The City of Lloydminster passes the estimated $83 million 2019 budget after its second reading.
On November 16, the first draft of the budget posted a million dollar deficit for the Border City. Council and administration seemed to come away with the notion that services needed to be cut or money needed to be moved. On Monday, the second reading was approved. Once the budget was accepted a 2.7% Mill Rate was factored in which wasn’t in the first draft, this made up for the deficit along with the movement of funds putting the city at a surplus around $82,000. The approval of the budget means a 2.7% increase in property taxes will be implemented.
Mayor Gerald Aalbers says the early work and information collected by the administration on helped the process.
“It wasn’t an easy budget, no budget is easy, and it was talked about again, a proposed increase in taxes, but at the same time the services we’ve been able to maintain and enhance as well as the cost drivers that we faced, I think we addressed them fairly well.”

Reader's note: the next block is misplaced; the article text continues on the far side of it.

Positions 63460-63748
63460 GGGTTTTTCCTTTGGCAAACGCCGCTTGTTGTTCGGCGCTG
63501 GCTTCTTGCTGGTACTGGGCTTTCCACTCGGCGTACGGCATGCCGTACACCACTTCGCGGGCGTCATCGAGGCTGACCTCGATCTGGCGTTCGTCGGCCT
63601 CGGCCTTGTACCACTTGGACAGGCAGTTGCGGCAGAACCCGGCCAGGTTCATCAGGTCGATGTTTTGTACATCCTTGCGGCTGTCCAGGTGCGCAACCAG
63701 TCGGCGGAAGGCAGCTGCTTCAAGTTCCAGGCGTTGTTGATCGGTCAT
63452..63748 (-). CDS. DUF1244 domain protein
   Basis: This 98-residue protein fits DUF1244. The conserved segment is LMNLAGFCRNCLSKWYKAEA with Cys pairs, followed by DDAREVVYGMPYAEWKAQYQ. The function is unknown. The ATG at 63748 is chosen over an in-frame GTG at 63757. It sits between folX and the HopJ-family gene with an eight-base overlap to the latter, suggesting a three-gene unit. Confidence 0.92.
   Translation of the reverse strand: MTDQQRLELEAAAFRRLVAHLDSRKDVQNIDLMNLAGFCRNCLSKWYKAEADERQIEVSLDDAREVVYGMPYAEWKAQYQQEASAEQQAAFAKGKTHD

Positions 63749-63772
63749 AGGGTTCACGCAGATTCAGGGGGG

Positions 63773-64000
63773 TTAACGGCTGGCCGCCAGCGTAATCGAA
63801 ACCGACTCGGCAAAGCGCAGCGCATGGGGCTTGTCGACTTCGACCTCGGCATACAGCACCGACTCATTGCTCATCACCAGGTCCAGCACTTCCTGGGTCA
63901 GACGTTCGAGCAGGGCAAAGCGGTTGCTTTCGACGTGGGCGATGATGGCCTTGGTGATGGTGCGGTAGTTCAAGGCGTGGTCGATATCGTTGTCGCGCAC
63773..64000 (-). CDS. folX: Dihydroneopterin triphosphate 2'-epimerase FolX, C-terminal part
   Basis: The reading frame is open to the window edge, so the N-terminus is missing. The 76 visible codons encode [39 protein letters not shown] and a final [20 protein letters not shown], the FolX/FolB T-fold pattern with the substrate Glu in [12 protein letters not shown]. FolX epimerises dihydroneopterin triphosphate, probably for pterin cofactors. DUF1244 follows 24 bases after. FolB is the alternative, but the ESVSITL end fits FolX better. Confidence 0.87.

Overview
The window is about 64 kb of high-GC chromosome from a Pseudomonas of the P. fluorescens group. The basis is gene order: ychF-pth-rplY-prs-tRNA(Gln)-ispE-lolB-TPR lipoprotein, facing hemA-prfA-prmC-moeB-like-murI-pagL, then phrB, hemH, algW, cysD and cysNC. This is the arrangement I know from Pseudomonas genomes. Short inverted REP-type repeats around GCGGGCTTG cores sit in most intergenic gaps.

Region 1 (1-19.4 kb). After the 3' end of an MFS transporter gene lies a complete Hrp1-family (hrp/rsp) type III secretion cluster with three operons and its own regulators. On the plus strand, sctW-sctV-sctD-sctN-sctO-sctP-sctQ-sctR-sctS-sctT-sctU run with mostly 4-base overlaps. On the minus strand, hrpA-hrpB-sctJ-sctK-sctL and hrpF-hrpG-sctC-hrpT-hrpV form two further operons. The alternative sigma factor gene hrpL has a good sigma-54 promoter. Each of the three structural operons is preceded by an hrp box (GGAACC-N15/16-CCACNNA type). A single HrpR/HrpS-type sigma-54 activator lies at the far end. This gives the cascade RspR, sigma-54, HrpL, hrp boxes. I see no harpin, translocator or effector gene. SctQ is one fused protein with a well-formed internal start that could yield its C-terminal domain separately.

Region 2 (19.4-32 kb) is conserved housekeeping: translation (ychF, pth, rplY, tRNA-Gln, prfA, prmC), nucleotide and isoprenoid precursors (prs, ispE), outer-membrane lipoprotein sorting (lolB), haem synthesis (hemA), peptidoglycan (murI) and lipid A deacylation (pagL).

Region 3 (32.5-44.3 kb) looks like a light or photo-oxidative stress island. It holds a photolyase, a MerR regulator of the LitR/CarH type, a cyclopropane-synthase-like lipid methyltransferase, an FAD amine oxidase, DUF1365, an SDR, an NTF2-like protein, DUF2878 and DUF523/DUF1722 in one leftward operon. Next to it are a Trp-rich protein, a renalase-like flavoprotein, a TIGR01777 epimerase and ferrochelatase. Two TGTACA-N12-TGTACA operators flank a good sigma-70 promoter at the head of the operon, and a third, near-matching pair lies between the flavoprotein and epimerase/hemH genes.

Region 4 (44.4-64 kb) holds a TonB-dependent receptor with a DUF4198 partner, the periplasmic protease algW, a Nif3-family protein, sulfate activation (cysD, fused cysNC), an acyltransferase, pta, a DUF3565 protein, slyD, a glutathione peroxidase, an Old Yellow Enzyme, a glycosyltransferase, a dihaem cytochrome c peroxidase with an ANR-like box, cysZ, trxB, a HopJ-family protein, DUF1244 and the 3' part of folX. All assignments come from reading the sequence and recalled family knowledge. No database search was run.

A big factor in some of the decisions for the budget had to do with community engagement events that took place over the summer. The City answered residents cry for better winter maintenance, transportation costs were increased to $1.7 million.
Some of the other big costs include $6.7 million going towards street improvement and rehabilitation projects. The City is still in the same spot when it comes to the wastewater treatment plant. The $9 million contribution from the city is being accounted for in this year’s budget. With the contribution added in, Water and Waster water look to cost $11.3 million. In order to be prepared in the case of potential floods, $5.2 million will go towards upgrades to drainage channels. Aalbers says some of the highlighted projects include the aggressive road maintenance in the winter and planned construction.
“You’re going to see some work at the airport, we hope, and some of this is contingent on provincial and federal funding, so if someone pulls the plug out of the sink and the water drains we’re going to have a whole lot less to work with.”